If you don’t want to make the trip down, you can walk 300m to the lookout over the Herbert River valley, which is well worth it. There is also a campground 2km from the lookout, but it only caters for walk-in camping. Facilities include toilets, cold showers, taps, picnic tables and barbecues.
The absence of rubbish bins is a reminder to take your trash out with you. From Wallaman Falls, you can drive to Mt Fox, a dormant volcano in Girringun NP, 75km south-west of Ingham. Having erupted violently, the volcanic crater is a spectacle atop the mountain, but it is a climb only for the very fit.
Explore more of Queensland
There are no set tracks and experienced walkers can manage the 2km hike to the top and back in around 90 minutes. The well-formed crater is about 10m deep and covered with sparse grasses and stunted trees.
Back at Broadwater campground, we enjoyed a campfire (bring your own wood), which the kids thought was fantastic. The sky was clear, the rainforest was alive with nightlife and we simply sat there and marvelled at the beauty of the place.
Our trip started with a majestic sunrise overlooking Hinchinbrook Island and finished with a campfire under a star-filled sky in the rainforest at Broadwater. The area between Ingham and Cardwell truly is nature’s adventure playground.
THE ANCIENT FORESTS
The Wet Tropics World Heritage Area covers 900,000 hectares and is renowned for the spectacular rainforests that cloak its rugged mountain ranges and sweep down to white sandy beaches and coral reefs. They are the oldest continually surviving rainforests on earth.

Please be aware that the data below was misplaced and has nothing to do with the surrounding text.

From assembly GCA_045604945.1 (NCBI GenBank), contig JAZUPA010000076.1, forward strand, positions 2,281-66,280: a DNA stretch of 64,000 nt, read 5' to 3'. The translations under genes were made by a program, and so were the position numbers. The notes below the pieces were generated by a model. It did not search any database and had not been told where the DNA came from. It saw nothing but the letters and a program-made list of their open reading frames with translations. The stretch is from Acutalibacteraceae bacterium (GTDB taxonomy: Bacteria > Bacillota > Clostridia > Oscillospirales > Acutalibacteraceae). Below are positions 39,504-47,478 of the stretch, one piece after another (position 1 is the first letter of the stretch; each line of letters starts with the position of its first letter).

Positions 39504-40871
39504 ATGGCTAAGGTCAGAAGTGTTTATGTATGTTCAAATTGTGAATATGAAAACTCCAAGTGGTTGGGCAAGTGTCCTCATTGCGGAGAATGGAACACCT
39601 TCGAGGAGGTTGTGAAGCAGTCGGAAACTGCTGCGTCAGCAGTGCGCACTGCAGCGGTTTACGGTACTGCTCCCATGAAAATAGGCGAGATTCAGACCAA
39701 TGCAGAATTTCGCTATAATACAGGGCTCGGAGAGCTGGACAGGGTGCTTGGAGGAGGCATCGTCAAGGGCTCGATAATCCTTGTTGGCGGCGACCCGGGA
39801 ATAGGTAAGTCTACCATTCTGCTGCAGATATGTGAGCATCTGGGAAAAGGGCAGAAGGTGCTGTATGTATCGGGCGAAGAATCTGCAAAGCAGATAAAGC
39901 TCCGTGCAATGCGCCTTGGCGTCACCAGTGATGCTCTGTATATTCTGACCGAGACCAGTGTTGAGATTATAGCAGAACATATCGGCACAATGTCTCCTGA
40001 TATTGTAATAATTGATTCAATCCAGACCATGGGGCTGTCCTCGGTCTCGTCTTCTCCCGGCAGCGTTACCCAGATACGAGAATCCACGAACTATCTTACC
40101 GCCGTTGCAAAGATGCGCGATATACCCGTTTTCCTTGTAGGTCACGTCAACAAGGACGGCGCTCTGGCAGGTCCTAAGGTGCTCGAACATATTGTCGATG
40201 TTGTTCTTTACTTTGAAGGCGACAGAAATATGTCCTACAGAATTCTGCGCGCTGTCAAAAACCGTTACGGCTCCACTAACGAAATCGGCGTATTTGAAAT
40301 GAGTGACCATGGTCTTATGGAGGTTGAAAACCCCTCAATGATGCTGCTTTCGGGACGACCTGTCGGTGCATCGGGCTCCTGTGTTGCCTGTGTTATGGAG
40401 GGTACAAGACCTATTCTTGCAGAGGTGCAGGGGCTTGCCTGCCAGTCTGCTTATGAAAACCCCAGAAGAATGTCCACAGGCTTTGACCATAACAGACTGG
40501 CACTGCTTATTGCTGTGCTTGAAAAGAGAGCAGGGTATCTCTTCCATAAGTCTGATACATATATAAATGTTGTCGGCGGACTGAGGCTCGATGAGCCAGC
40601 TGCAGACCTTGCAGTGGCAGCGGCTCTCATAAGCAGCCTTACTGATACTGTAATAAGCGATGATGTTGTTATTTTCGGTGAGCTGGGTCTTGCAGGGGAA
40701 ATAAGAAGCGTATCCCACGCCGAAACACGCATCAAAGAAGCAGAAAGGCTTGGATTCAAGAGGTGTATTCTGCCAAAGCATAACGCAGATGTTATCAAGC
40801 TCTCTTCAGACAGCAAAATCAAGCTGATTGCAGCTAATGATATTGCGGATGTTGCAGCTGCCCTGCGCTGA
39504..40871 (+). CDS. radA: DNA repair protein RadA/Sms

The breathtaking, rugged landscape of mountain peaks, deep gorges, fast-flowing rivers and waterfalls is a hotspot for biodiversity and home to many rare and endemic plant and animal species. The Wet Tropics received the highest possible heritage honours when it was inscribed on the World Heritage List in 1988.
This area contains the largest tract of remaining rainforest in Australia. While the Wet Tropics cover only one thousandth of the Australian landmass, it contains a third of the nation’s marsupials, three-fifths of our butterflies, a fifth of our birds, a third of our frogs, a quarter of our reptiles, two-thirds of our bats and two-fifths of our plant species.
Cardwell is 160km north of Townsville, in far north Queensland. Ingham is 50km south of Cardwell, along the Bruce Highway.
There are four caravan parks in Cardwell and one in Ingham. Bush camping is possible at Murray Falls, Wallaman Falls and Broadwater campground. These campsites must be pre-booked by phoning 13 13 04 or visiting qld.gov.au/camping. Camping fees apply ($5 pp/night). Park facilities include toilets, cold showers, taps, picnic tables, barbecues, rubbish bins. Dogs and generators are not permitted.
WHAT TO TAKE
If you intend to go bush camping, bring a shower tent and drinking water.
SUPPLIES AND FACILITIES
Cardwell and Ingham have large supermarkets and the main services.
All the main roads are sealed, apart from the last sections to Murray Falls (5km), Broadwater campground (16km) and Wallaman Falls (5km). Murray Falls and Broadwater are suitable for caravans; Wallaman Falls is suitable for camper trailers, but caravans are not recommended.
MAPS AND GUIDES
Hema’s North Queensland regional map (or similar). In addition, the Cardwell Reef and Rainforest Information Centre has plenty of maps and leaflets to help you find your way around.
RESTRICTIONS AND PERMITS
Permits are required for bush camping at Murray Falls, Wallaman Falls and Broadwater. Queensland Parks and Wildlife Service prefers you to book online before your trip. There is no separate charge for visiting a national park in Queensland.